The UK hospitality industry has been hit hard by the pandemic. And with England leaving the EU, changes to immigration laws, food prices and regulations threaten business survival.
Find out how hospitality businesses can minimise the impact of Brexit on their businesses.
Changes to the UK immigration system means that as of January 31st 2021, any ‘low-skilled’, non-UK workers earning less than £20,480 won’t be allowed to be employed in this country. This is a huge blow for the hospitality sector which relies on non-UK workers to fill entry-level jobs.
Currently 25% of the hospitality workforce in the UK are EU nationals—meaning as many as one in four roles could be left unfilled.
While this problem might not be top of mind right now—with businesses facing unemployment issues due to Covid—it threatens to worsen in the long-term. The hospitality industry, which has always struggled with staff retention, needs to find new ways to attract and retain UK talent.
Food prices are predicted to rise between 3-5%. While this may not seem like a lot, a rule of thumb in the hospitality industry is a 10% profit margin, so any change will be a big blow to the bottom-line. Especially as businesses are recovering from the economic impact of Covid.
A threat to the money in customers’ pockets has a real and direct impact on the sector. If the economy is unstable due to the uncertainty around Brexit, people will spend less disposable income—meaning less dining out. On top of that, as food prices rise, eating out will become more expensive, which could further put people off.
On a more positive note, there’s a reported upturn in ‘staycations’ driven by Covid. And more expensive European holiday prices as a result of Brexit, might help increase this trend.
Plus, in a post-Covid world, US and EU holidaymakers will likely take advantage of cheaper prices in the UK due to better exchange rates—causing a spike in tourism, which will benefit the hospitality industry.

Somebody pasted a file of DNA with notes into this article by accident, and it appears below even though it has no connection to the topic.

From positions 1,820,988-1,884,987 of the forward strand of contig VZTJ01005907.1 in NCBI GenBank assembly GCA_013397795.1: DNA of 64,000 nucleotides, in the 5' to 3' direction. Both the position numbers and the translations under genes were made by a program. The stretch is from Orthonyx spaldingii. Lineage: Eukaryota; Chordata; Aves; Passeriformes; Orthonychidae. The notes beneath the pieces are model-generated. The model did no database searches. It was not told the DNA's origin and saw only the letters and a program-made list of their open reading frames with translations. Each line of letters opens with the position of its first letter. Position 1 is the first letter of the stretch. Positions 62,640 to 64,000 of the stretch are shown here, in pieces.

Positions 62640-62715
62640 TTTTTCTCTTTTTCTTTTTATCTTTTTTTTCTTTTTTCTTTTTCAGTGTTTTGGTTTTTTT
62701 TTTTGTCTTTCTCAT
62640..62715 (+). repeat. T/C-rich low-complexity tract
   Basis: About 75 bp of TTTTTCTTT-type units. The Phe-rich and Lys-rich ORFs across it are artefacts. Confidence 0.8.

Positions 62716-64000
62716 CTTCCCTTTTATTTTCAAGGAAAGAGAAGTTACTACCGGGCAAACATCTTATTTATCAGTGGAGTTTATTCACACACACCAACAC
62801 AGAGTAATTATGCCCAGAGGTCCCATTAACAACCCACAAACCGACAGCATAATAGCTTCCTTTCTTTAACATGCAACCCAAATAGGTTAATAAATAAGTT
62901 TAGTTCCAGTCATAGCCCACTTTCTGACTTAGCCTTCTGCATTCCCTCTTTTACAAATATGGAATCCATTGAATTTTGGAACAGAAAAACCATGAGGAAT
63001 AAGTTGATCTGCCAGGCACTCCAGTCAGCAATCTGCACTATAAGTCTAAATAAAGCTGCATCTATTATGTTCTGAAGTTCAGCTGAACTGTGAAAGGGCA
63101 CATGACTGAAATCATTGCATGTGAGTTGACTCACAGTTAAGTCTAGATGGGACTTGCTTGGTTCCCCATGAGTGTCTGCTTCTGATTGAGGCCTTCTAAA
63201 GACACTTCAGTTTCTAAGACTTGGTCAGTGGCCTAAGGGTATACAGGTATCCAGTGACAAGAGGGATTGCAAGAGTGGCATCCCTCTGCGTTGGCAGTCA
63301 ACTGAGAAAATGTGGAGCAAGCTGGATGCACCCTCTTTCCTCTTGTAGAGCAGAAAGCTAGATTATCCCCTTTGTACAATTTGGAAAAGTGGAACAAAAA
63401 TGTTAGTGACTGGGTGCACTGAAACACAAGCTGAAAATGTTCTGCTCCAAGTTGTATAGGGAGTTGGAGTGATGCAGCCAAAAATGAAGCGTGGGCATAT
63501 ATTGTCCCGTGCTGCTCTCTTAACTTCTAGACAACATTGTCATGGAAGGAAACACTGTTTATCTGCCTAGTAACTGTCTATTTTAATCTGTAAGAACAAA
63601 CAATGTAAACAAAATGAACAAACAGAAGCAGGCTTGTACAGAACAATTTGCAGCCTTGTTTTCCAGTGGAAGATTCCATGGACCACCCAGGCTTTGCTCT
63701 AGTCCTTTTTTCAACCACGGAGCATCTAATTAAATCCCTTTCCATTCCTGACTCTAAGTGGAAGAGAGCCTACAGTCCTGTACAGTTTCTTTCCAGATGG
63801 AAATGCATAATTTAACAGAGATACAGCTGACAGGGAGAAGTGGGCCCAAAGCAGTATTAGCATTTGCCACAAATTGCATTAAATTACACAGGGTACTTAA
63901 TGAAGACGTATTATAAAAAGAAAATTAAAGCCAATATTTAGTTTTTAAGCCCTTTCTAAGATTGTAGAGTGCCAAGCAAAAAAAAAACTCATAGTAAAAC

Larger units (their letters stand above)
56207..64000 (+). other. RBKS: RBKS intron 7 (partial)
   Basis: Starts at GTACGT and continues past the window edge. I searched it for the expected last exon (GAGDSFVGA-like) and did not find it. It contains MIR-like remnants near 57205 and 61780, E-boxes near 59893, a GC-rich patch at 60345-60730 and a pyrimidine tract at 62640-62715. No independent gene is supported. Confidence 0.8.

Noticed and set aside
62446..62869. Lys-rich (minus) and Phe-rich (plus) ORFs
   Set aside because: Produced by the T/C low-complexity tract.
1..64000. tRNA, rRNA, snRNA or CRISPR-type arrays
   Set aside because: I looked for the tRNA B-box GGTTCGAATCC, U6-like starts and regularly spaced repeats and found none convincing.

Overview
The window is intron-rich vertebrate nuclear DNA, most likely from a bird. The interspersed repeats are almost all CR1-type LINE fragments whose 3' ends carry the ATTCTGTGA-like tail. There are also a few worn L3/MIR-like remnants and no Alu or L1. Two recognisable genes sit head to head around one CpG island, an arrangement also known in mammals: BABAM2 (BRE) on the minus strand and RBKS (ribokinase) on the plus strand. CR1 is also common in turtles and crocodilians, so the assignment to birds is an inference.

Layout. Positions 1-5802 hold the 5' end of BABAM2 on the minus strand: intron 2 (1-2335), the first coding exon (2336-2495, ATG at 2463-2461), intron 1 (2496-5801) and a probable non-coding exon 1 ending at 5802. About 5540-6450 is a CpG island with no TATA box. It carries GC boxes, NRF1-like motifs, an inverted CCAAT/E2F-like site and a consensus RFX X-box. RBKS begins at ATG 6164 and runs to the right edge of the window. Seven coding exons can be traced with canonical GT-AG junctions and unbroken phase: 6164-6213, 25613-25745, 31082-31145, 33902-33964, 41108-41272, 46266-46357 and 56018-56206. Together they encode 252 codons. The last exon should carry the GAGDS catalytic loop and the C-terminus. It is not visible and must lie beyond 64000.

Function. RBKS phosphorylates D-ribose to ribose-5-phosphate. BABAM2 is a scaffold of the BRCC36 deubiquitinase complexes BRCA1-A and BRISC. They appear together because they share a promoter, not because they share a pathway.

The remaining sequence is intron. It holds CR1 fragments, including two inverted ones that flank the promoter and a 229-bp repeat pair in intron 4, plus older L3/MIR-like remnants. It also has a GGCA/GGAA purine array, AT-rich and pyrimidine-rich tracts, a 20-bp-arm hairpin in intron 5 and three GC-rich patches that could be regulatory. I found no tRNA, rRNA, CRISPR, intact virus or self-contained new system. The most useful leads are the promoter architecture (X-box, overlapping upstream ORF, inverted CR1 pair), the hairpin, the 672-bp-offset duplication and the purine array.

Navigating Brexit’s choppy waters is not going to be easy. The biggest challenge facing the sector is staff shortages. Operators need to inspire people to see the potential benefits of working in hospitality. Here’s how:
Put teams at the heart of your business. Create a culture that nurtures and supports them.
Start by listening. When we feel that our opinions are being listened to and we’re involved in the business, we become more engaged. And, engaged employees invest in their work, their company, and are more likely to stick around in uncertain times (like Brexit).
Embrace technology to automate processes, and do more with less. Simplify information flow across key touch points, digitise checklists, and integrate staff and inventory management. This will help free up manager’s time, so they can focus on training teams and building a positive work environment.
Employees need to constantly grow in order to feel fulfilled. Show your team that a career in hospitality is exciting—demonstrate the global demand and rewarding opportunities for highly experienced chefs, sommeliers, and bartenders, many of which start in entry-level positions and grow.
Invest in your employees future, and they’ll be more likely to stick around (even in a pandemic or Brexit).
Research shows staff are more likely to stay at a workplace that gives them control over how and when they work, yet only 9% of hospitality businesses offer flexible work policies. To stay competitive in the job market, empower employees and give them the flexibility they need.
In this period of uncertainty, efficiency in operational processes, training, and effective management of teams is key.
Trail helps streamline operations, so managers can focus on the important things—like creating unique customer experiences, and training employees. Here’s how: